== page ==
Inert gas bubble formation in magnetron sputtered thin-film CdTe solar cells
journal contributionposted on 10.11.2020, 11:20 by Peter Hatton, Ali AbbasAli Abbas, Piotr Kaminski, Sibel Yilmaz, Michael Watts, Michael WallsMichael Walls, Pooja GoddardPooja Goddard, Roger SmithRoger Smith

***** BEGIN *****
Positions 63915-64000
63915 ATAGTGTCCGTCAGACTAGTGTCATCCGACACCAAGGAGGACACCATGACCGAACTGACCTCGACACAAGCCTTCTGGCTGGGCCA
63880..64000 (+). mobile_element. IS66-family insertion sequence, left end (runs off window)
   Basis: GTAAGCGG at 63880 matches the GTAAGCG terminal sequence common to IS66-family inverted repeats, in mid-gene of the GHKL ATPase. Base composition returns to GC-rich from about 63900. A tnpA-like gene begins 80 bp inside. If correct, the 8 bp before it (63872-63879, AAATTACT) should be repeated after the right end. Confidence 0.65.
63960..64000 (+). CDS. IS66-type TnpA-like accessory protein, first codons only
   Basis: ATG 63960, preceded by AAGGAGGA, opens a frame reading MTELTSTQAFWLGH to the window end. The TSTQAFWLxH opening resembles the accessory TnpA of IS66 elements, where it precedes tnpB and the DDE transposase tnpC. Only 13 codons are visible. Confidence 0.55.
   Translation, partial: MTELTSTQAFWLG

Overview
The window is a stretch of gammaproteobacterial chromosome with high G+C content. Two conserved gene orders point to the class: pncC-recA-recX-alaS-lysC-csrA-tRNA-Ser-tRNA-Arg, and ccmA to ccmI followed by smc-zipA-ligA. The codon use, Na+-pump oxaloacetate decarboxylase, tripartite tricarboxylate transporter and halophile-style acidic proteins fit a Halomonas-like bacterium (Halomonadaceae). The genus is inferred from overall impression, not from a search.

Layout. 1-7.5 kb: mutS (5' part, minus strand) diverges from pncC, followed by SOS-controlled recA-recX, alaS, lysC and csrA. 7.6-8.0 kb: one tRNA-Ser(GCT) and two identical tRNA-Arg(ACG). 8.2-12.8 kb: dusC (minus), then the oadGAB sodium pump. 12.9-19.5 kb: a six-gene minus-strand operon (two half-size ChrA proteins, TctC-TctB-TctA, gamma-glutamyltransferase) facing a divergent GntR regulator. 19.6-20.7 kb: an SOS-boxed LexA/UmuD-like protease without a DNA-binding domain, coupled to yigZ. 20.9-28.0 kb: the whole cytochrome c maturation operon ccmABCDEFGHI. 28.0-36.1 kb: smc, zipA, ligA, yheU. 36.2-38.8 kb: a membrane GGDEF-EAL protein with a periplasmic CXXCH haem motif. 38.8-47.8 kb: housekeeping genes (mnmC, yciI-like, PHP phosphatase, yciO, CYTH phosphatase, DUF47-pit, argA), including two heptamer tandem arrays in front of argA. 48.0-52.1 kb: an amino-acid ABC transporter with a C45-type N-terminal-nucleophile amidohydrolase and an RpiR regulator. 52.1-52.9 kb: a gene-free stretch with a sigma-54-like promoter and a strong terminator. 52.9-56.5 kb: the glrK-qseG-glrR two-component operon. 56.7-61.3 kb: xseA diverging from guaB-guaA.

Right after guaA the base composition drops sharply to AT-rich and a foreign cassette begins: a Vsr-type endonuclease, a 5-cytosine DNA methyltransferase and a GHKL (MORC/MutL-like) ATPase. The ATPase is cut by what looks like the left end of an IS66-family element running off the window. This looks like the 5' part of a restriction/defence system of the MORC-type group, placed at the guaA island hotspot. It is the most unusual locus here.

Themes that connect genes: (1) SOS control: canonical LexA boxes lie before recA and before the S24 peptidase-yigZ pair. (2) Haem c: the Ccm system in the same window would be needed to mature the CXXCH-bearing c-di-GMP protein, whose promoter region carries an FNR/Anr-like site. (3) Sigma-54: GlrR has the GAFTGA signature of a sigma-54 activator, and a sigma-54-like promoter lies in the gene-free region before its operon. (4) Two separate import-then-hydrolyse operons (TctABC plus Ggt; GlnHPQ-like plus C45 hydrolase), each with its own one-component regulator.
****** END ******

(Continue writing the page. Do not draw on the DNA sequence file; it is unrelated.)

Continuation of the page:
© 2020 The Authors. Cadmium telluride (CdTe) solar cells are deposited in current production using evaporation-based tech- niques. Fabricating CdTe solar cells using magnetron sputtering would have the advantage of being more cost-efficient. Here, we show that such deposition results in the incorporation of the magnetron working gas Ar, within the films. Post deposition processing with CdCl 2 improves cell efficiency and during which stacking faults are removed. The Ar then accumulates into clusters leading to the creation of voids and blisters on the surface. Using molecular dynamics, the penetration threshold energies are determined for both Ar and Xe, with CdTe in both zinc-blende and wurtzite phases. These calculations show that more Ar than Xe can penetrate into the growing film with most penetration across the (111) surface. The mechanisms and energy barriers for interstitial Ar and Xe diffusion in zinc-blende are determined. Barriers are reduced near existing clusters, increasing the probability of capture-based cluster growth. Barriers in wurtzite are higher with non-Arrhenius behaviour observed. This provides an explanation for the increase in the size of voids observed after stacking fault removal. Blister exfoliation was also modelled, showing the formation of shallow craters with a raised rim.
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